Journal of Health Communication 03/2015; 20(5):1-8. DOI:10.1080/10810730.2015.1012235 · 1.61 Impact Factor
[Show abstract][Hide abstract] ABSTRACT: Adherence to glucose-lowering drug (GLD) treatment regimens is crucial for metabolic control and improving prognosis. Because a diagnosis of cancer might have an impact on adherence to medication, this study explored changes in adherence to GLDs following a cancer diagnosis.
All new users of GLDs between 1998 and 2011 who lived in the Eindhoven Cancer Registry-PHARMO Database Network catchment area were selected. Those with a primary cancer diagnosis during follow-up were considered cases and matched with eligible controls without cancer during follow-up. Medication possession ratio (MPR) was used as indicator for medication adherence. Segmented linear auto-regression analysis with interrupted time series was used to assess changes in MPR for cases compared with controls (i.e. overall trend) due to (any) cancer diagnosis and specific cancer types.
From the 52,228 GLD users selected, 3,281 cases with cancer and 12,891 controls without cancer during follow-up were included in the study. In our analyses, before cancer diagnosis the MPR increased by 0.10% per month (95% CI 0.10, 0.10). Besides a significant drop in MPR at the time of cancer diagnosis of -6.3% (95% CI -6.5, -6.0), there was an ongoing, yet lower, monthly decline in MPR (-0.20%; 95% CI -0.21, -0.20) after cancer diagnosis. The largest drops in MPR at the time of cancer diagnosis, in the range of 11-15%, were seen among patients with stage IV disease and gastrointestinal or pulmonary cancers.
Our findings indicate a clear decline in adherence to GLD treatment regimens following a cancer diagnosis. The reason for the decline in MPR needs to be further elucidated.
[Show abstract][Hide abstract] ABSTRACT: Frailty is a multidimensional syndrome characterized by loss of physiologic reserve that gives rise to vulnerability to poor outcomes. We aimed to examine the association between frailty and long-term health-related quality-of-life among survivors of critical illness.
Prospective multicenter observational cohort study.
ICUs in six hospitals from across Alberta, Canada.
Four hundred twenty-one critically ill patients who were 50 years or older.
Frailty was operationalized by a score of more than 4 on the Clinical Frailty Scale. Health-related quality-of-life was measured by the EuroQol Health Questionnaire and Short-Form 12 Physical and Mental Component Scores at 6 and 12 months. Multiple logistic and linear regression with generalized estimating equations was used to explore the association between frailty and health-related quality-of-life. In total, frailty was diagnosed in 33% (95% CI, 28-38). Frail patients were older, had more comorbidities, and higher illness severity. EuroQol-visual analogue scale scores were lower for frail compared with not frail patients at 6 months (52.2 ± 22.5 vs 64.6 ± 19.4; p < 0.001) and 12 months (54.4 ± 23.1 vs 68.0 ± 17.8; p < 0.001). Frail patients reported greater problems with mobility (71% vs 45%; odds ratio, 3.1 [1.6-6.1]; p = 0.001), self-care (49% vs 15%; odds ratio, 5.8 [2.9-11.7]; p < 0.001), usual activities (80% vs 52%; odds ratio, 3.9 [1.8-8.2]; p < 0.001), pain/discomfort (68% vs 47%; odds ratio, 2.0 [1.1-3.8]; p = 0.03), and anxiety/depression (51% vs 27%; odds ratio, 2.8 [1.5-5.3]; p = 0.001) compared with not frail patients. Frail patients described lower health-related quality-of-life on both physical component score (34.7 ± 7.8 vs 37.8 ± 6.7; p = 0.012) and mental component score (33.8 ± 7.0 vs 38.6 ± 7.7; p < 0.001) at 12 months.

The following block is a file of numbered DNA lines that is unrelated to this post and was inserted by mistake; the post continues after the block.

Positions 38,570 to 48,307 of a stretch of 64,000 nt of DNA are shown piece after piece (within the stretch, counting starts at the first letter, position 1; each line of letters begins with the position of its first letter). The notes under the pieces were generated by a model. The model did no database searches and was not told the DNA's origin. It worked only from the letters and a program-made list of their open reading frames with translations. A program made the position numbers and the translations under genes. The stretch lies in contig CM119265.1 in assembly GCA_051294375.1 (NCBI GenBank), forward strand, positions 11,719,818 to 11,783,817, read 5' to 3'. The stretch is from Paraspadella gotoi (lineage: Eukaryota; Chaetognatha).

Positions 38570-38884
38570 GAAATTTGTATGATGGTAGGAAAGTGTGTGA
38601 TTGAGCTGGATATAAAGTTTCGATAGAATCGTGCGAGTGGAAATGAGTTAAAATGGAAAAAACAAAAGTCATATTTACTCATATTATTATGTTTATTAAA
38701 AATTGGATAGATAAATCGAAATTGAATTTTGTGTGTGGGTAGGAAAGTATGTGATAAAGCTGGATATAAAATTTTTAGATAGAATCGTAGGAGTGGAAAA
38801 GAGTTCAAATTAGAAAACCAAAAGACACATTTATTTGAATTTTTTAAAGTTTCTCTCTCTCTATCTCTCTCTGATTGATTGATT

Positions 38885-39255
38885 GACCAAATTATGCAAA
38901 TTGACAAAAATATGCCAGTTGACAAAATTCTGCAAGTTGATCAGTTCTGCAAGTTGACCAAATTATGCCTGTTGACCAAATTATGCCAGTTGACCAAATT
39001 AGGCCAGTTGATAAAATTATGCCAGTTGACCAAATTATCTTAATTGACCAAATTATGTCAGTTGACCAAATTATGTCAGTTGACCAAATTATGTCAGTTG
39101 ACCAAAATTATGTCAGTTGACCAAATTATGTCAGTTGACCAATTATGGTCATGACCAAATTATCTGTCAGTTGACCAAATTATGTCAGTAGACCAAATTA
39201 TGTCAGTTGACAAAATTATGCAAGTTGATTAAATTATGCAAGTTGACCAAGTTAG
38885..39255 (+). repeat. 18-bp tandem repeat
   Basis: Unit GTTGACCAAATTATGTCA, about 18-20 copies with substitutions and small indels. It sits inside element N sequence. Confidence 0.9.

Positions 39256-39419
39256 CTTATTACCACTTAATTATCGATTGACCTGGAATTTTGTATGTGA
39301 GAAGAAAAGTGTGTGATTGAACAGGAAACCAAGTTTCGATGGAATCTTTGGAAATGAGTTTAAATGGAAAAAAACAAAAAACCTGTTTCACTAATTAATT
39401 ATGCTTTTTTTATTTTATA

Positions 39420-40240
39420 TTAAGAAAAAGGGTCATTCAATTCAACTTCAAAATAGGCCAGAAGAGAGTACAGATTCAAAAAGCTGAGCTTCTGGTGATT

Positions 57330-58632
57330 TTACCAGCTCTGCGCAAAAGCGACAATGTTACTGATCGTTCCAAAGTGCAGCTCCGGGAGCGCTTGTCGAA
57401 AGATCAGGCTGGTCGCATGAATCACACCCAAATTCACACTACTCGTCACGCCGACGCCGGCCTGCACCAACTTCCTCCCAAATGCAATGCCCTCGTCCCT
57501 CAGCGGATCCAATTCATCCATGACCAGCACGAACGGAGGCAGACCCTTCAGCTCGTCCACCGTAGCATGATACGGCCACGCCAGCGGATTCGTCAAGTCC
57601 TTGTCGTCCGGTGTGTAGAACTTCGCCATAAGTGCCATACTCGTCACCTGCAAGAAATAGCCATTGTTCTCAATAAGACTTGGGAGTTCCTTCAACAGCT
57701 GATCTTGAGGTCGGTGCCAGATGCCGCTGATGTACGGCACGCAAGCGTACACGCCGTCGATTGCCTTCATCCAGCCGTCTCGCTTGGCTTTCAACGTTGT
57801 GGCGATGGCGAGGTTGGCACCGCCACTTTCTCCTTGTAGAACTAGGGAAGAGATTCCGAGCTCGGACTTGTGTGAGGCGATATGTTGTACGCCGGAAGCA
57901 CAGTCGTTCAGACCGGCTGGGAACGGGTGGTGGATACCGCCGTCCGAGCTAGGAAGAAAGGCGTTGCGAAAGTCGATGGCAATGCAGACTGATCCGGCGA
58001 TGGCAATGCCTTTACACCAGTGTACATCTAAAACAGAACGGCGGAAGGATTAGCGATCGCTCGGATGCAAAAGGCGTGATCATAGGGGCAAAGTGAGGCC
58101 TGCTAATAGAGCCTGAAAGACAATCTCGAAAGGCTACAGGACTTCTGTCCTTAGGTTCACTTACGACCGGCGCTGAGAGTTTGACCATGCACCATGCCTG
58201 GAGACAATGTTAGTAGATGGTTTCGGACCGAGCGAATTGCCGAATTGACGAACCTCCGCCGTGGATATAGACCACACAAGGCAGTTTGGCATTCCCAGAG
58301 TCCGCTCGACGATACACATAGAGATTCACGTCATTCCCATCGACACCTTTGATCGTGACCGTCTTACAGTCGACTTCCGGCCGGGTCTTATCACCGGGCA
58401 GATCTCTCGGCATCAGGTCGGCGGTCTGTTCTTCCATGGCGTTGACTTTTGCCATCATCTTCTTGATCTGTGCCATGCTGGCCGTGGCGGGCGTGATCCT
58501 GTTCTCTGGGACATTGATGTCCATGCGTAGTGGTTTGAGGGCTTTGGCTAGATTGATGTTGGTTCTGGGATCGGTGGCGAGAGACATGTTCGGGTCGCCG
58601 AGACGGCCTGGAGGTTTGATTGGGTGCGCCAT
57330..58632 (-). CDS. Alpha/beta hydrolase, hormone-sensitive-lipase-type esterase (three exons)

Frail survivors of critical illness experienced greater impairment in health-related quality-of-life, functional dependence, and disability compared with those not frail. The systematic assessment of frailty may assist in better informing patients and families on the complexities of survivorship and recovery.
Critical Care Medicine 01/2015; 43(5). DOI:10.1097/CCM.0000000000000860 · 6.31 Impact Factor
[Show abstract][Hide abstract] ABSTRACT: The evidence on the association between pioglitazone use and bladder cancer is contradictory, with many studies subject to allocation bias. The aim of our study was to examine the effect of exposure to pioglitazone on bladder cancer risk internationally across several cohorts. The potential for allocation bias was minimised by focusing on the cumulative effect of pioglitazone as the primary endpoint using a time-dependent approach.
Prescription, cancer and mortality data from people with type 2 diabetes were obtained from six populations across the world (British Columbia, Finland, Manchester, Rotterdam, Scotland and the UK Clinical Practice Research Datalink). A discrete time failure analysis using Poisson regression was applied separately to data from each centre to model the effect of cumulative drug exposure on bladder cancer incidence, with time-dependent adjustment for ever use of pioglitazone. These were then pooled using fixed and random effects meta-regression.
Data were collated on 1.01 million persons over 5.9 million person-years. There were 3,248 cases of incident bladder cancer, with 117 exposed cases and a median follow-up duration of 4.0 to 7.4 years. Overall, there was no evidence for any association between cumulative exposure to pioglitazone and bladder cancer in men (rate ratio [RR] per 100 days of cumulative exposure, 1.01; 95% CI 0.97, 1.06) or women (RR 1.04; 95% CI 0.97, 1.11) after adjustment for age, calendar year, diabetes duration, smoking and any ever use of pioglitazone. No association was observed between rosiglitazone and bladder cancer in men (RR 1.01; 95% CI 0.98, 1.03) or women (RR 1.00; 95% CI 0.94, 1.07).
The cumulative use of pioglitazone or rosiglitazone was not associated with the incidence of bladder cancer in this large, pooled multipopulation analysis.